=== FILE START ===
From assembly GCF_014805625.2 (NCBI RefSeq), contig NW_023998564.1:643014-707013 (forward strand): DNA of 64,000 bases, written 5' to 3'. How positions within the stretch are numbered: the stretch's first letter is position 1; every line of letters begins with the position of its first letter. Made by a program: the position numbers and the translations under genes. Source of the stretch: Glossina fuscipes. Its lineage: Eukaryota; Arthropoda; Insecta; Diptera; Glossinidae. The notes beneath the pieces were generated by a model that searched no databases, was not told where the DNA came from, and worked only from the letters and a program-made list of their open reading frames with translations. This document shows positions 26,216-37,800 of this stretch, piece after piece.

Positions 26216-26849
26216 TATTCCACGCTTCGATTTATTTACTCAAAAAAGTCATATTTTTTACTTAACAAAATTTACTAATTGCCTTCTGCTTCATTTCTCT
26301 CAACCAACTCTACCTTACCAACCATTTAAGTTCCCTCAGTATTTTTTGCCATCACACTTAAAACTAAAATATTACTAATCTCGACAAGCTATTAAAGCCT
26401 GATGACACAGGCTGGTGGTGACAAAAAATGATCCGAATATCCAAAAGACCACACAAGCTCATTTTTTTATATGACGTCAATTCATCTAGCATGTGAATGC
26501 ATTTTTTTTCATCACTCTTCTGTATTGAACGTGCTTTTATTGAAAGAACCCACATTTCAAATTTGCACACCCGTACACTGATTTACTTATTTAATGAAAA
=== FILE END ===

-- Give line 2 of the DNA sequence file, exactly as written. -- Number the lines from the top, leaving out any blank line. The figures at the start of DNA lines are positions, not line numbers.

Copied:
Positions 26216-26849